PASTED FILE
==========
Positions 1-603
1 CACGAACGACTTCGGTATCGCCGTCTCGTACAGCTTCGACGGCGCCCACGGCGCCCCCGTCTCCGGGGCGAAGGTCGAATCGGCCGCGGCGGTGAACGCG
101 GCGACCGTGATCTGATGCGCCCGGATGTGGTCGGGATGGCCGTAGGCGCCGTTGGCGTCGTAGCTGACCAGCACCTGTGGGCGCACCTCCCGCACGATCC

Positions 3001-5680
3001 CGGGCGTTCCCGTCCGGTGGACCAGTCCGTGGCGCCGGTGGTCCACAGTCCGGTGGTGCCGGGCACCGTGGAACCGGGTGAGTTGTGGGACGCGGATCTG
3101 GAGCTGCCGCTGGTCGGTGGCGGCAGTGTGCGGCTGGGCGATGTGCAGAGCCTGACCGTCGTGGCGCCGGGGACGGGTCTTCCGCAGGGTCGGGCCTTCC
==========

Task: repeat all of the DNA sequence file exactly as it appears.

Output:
Positions 1-603
1 CACGAACGACTTCGGTATCGCCGTCTCGTACAGCTTCGACGGCGCCCACGGCGCCCCCGTCTCCGGGGCGAAGGTCGAATCGGCCGCGGCGGTGAACGCG
101 GCGACCGTGATCTGATGCGCCCGGATGTGGTCGGGATGGCCGTAGGCGCCGTTGGCGTCGTAGCTGACCAGCACCTGTGGGCGCACCTCCCGCACGATCC

Positions 3001-5680
3001 CGGGCGTTCCCGTCCGGTGGACCAGTCCGTGGCGCCGGTGGTCCACAGTCCGGTGGTGCCGGGCACCGTGGAACCGGGTGAGTTGTGGGACGCGGATCTG
3101 GAGCTGCCGCTGGTCGGTGGCGGCAGTGTGCGGCTGGGCGATGTGCAGAGCCTGACCGTCGTGGCGCCGGGGACGGGTCTTCCGCAGGGTCGGGCCTTCC